The origins of monetary policy disagreement: the role of supply and demand shocks

BIS Working Papers  |  No 1118  | 
30 August 2023



Central bank decisions are often taken by a committee or board rather than an individual. Some policy decisions are made after meetings with dissent votes. Which factors or shocks drive disagreement among the committee members voting on monetary policy? How can the central bank mandate, whether it be a single mandate for inflation or a dual goal of low inflation and maximum employment, explain disagreement?


We present a theoretical model of committee voting on interest rates for an economy experiencing two types of shocks: supply and demand. Under a dual mandate in which members differ in their preferences for combating inflation versus minimising unemployment, the model shows that supply shocks increase dissent substantially more than demand shocks do. The reason is that supply shocks imply a trade-off between inflation and output (or unemployment) stabilisation, therefore increasing disagreement between "hawks" and "doves". We show whether this simple model fits the data by looking at the monetary policy decisions taken by the Federal Reserve Board between 1957 and 2018.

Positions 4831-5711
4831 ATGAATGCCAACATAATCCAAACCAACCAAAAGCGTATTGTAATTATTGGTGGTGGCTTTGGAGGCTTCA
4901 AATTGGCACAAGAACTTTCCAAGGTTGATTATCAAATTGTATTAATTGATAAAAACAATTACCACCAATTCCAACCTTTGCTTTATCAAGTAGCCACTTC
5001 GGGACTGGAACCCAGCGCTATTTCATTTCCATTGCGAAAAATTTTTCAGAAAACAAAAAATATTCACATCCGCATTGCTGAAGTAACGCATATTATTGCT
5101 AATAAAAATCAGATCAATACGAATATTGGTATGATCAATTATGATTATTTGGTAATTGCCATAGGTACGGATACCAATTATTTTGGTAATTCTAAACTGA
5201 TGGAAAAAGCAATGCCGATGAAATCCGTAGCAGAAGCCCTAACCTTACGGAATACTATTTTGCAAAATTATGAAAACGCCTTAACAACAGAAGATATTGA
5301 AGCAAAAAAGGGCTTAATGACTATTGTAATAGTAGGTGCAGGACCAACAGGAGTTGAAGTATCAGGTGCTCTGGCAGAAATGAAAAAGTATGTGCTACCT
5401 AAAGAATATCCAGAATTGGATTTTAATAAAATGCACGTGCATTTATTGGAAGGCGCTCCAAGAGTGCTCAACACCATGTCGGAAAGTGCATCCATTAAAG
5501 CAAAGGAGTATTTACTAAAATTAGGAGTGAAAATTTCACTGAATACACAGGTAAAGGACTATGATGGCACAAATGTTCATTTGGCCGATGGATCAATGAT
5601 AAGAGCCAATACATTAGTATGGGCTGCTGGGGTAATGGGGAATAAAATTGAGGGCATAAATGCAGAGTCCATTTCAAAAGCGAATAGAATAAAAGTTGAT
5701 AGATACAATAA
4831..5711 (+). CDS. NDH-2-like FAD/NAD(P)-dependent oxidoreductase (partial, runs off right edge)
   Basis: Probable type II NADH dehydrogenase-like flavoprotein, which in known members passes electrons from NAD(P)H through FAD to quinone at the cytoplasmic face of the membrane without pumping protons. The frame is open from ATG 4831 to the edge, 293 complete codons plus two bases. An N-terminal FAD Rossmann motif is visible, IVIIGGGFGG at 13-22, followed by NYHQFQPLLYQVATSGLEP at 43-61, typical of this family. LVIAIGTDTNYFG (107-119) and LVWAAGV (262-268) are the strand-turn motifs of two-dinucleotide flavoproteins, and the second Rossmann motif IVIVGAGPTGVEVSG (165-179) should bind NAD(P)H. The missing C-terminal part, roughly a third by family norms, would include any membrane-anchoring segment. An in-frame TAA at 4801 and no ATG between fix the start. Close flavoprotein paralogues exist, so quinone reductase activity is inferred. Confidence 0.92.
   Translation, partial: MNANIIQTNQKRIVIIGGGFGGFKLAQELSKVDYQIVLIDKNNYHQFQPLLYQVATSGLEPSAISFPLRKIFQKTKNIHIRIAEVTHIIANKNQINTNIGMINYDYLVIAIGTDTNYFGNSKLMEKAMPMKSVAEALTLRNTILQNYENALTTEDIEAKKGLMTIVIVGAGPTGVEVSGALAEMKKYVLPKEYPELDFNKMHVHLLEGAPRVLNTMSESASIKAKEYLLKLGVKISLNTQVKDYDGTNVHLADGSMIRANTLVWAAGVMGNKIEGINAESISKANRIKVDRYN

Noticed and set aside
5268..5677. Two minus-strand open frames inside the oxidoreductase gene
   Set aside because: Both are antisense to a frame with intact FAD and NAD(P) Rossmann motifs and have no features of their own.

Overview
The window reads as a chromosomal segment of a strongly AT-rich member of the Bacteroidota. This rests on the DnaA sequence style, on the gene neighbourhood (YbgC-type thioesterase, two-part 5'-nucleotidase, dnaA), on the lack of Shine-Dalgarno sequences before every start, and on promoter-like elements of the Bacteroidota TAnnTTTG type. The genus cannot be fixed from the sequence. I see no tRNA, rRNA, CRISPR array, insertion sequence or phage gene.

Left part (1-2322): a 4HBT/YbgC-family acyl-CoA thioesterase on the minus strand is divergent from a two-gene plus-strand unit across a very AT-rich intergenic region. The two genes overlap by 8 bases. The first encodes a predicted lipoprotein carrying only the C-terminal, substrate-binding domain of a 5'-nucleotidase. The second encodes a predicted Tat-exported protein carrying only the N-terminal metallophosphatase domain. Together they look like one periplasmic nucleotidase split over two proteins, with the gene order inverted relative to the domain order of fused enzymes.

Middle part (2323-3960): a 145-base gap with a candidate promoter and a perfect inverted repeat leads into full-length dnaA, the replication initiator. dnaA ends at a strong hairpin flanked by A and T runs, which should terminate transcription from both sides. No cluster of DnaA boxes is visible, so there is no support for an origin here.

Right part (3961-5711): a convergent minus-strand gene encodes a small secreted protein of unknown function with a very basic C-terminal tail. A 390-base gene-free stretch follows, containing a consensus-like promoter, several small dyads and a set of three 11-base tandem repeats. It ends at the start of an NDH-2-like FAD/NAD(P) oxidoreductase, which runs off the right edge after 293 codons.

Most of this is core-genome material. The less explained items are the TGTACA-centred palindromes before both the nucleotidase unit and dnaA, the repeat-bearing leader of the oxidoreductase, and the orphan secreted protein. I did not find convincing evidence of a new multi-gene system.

We find that supply shocks drive disagreement in the monetary policy meetings in the United States. In turn, demand shocks are associated with less disagreement. For instance, the 1970s and early 1980s saw frequent dissent votes, which coincided with several supply-related events such as oil shocks. The 1990s and early 2000s were decades with stronger demand shocks, which explains the less frequent dissent during the Greenspan years. Supply shocks increase all types of disagreement, whether in terms of members preferring tighter policies against inflation ("hawks"), easier policies ("doves") or for other reasons. Demand shocks reduce disagreement relative to the baseline. Finally, we show that this pattern of supply shocks causing disagreement is not seen at the Bank of England, which has a single mandate for minimising inflation.


We investigate how dissent in the FOMC is affected by structural macroeconomic shocks obtained using a medium-scale DSGE model. We find that dissent is less (more) frequent when demand (supply) shocks are the predominant source of inflation fluctuations. In addition, supply shocks are found to raise private sector forecasting uncertainty about the path of interest rates. Since supply shocks impose a trade-off between inflation and output stabilisation while demand shocks do not, our findings are consistent with heterogeneous preferences over the dual mandate among FOMC members as a driver of policy disagreement.

JEL classification:  E52, E58, D78

Keywords: FOMC, committees, monetary policy, structural shocks, dissent